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The Streets – A Grand Don’t Come For Free

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"America creates it and England perfects it" is a saying I’ve grown accustomed to hearing since the age of twelve when I removed my MC Hammer tapes from a displayed collection and relegated them to the bottom of the random item box in my closet. I was making the transition from pop to rock, and it wouldn’t be long before I started to realize that the English do music the way we do, only better. We have Aerosmith, they have Zeppelin. You know the drill.

The Streets, A Grand Don’t Come For Free, while possibly being one of the best albums released last year, isn’t a masterpiece. It’s a sure sign that Mike Skinner, the Trent Reznor of The Streets, has one in him, though.

A Grand Don’t Come For Free consists of 11 vignettes, each a song chronicling part of a young white middle class male’s troubles with a cheating girlfriend and possibly scheming friends. As a means to keep the album’s sound consistent, Skinner has kept it gritty with his UK garage hip/hop sound.

It starts off appropriately with "It Was Supposed To Be So Easy," a track that sets up the story slowly and without too much weight. It then takes you to the seedier realms of Mike, the main character’s, life. You see his gambling problems in "Not Addicted," the cheating girlfriend and drug use in "Blinded By The Light," and self-esteem issues in "Such A Tw*t." It moves very similarly to a Hollywood movie, providing you with all the rises and falls therein, and eventually settling on "Empty Cans" as it’s denouement.

This production quality is a double edged sword. It can draw you in to the bars and smoky living rooms where the scenes take place. It can also make the music seem sloppy. Why didn’t Mr. Skinner re-record or mix down certain vocal tracks? In the end it’s an aesthetic choice he had to make, but definitely one that will turn some listeners off.

Regardless of the minor faults, A Grand Don’t Come For Free is a compelling listen. I found myself relating to and wishing the best for our hero Mike. At times I was taken back a few years. Most of all I was entertained, which is what music is supposed to do. If it can make you feel at the same time, even better.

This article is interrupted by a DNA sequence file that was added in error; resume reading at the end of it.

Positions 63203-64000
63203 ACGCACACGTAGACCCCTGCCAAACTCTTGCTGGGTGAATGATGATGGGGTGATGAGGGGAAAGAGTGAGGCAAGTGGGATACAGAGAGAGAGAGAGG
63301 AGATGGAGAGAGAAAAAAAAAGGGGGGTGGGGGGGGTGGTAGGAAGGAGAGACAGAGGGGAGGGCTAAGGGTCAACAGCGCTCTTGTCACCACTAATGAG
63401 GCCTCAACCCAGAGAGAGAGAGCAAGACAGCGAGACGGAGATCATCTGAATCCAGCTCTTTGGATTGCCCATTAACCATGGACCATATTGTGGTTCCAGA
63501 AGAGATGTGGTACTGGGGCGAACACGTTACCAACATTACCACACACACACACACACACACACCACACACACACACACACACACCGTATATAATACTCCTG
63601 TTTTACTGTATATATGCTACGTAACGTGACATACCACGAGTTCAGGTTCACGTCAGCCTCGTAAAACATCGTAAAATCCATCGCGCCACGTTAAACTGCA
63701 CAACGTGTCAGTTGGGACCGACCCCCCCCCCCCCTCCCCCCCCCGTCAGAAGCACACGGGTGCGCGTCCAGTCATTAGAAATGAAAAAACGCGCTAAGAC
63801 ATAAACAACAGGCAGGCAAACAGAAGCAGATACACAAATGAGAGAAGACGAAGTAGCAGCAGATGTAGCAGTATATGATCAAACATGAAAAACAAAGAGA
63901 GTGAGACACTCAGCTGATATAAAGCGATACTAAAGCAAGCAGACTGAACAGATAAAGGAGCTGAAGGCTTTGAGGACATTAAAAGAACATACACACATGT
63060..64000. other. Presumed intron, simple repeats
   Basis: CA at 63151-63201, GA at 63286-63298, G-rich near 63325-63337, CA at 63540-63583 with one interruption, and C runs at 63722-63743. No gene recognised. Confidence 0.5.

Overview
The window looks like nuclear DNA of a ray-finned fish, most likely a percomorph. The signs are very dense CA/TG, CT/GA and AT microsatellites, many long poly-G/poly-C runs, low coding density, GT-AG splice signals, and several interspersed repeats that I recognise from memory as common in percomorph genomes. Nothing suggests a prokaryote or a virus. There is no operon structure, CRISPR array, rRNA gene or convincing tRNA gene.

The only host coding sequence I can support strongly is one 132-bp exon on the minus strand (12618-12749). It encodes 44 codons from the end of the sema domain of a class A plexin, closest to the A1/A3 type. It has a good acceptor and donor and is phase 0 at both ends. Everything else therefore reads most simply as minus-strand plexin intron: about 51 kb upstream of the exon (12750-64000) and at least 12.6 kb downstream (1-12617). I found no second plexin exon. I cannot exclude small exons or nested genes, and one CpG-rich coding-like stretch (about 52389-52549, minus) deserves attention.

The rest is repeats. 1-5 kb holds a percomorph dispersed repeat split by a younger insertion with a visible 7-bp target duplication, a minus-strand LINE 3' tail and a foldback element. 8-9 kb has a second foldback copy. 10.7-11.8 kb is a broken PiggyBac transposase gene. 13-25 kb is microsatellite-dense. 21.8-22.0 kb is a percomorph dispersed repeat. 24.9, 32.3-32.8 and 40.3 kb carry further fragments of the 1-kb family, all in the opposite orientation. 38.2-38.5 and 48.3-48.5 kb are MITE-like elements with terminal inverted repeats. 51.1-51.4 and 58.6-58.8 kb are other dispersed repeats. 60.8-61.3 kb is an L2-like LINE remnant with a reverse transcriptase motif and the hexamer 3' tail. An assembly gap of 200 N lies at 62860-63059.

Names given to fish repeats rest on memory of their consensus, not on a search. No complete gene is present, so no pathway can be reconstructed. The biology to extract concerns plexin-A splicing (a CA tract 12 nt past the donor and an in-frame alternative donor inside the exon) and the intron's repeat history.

In a few years the UK may be beating our rappers just like they have our rockers. We’ll just have to wait and see.

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About M. R. Benning

  • http://www.mondoirlando.com Aaron, Duke De Mondo

    Great stuff Michael. I love this album, utterly adore it. Mike has such an eye for minute observation, just picks up on the kindsa things most folks wouldn’t even for a second consider putting in a song. The bit in dry your eyes about “she looks at me closes her eyes and when they open shes staring at her feet” (i dont think thats the exact wording) gets me every time. One thing i do disagree with, though, is that i believe this IS a masterpiece. I choke up through Empty Cans every time it plays. That bit that comes in about “It’s the end of something i did not want to end…” just tears a mans heart. It’s Hip-Hop’s Blood On The Tracks. masterful stuff.

  • http://www.thebmrant.com Matt Egan

    Getting a little soft on us Duke?

  • http://mike.shelikesit.net mrbenning

    Duke,

    I look at it the same way I look at Zack Braff’s Garden State. There’s a lot of good in that movie, but man, I’ll be damned if Braff doesn’t have something better in him.

    While Mike Skinner has created a great concept album, I don’t think it’s going to be the apex of The Street’s recording career. He’s on the right track, I just think he’s still harboring a lot of unused potential.

  • http://dumpsterbust.blogspot.com Eric Berlin

    I haven’t listened to this album very closely, but for the timing being, I think that “Original Pirate Material” was a far better album. I can appreciate the talky social observation stuff, but for me the hooks and grooves that really made Skinner’s debut special are missing here. Sharp Darts and Let’s Push Things Forward are superior hip hop tracks with a fresh view and fresh beats, but I just didn’t pick up that vibe at all on “A Grand Don’t Come for Free.”

    Eric Berlin
    Dumpster Bust: Miracles from Mind Trash

  • joolz

    Comparing these albums is a tricky one because they both have some outstanding tracks that stand out. For me, four of the best on Original Pirate Material would have to be Sharp Darts, Same Old Thing, Dont Mug Yourself and The Irony of it All. Whereas on A Grand Dont Come For Free, they would be Could Well Be In, Wouldnt Have It Any Other Way, Dry Your Eyes and Empty Cans.
    I am inclined to agree with the view that Original Pirate Material was the overall superior album, as it contained a clever mix of hiphop tracks alongside more mellow songs, plus the classic The Irony Of It All, which has to be one of the most honest and revealing songs any artist has produced!
    However I found that Original Pirate Material initially required more listens to get into the spirit of the album, wheres with Grand Dont Come For Free, after only one listen I was hooked and decided it was one of the best albums I possessed, and the ultimate purchase of 2004.
    So that doesnt really clear anything up, but there is no doubt that both albums are of the highest quality.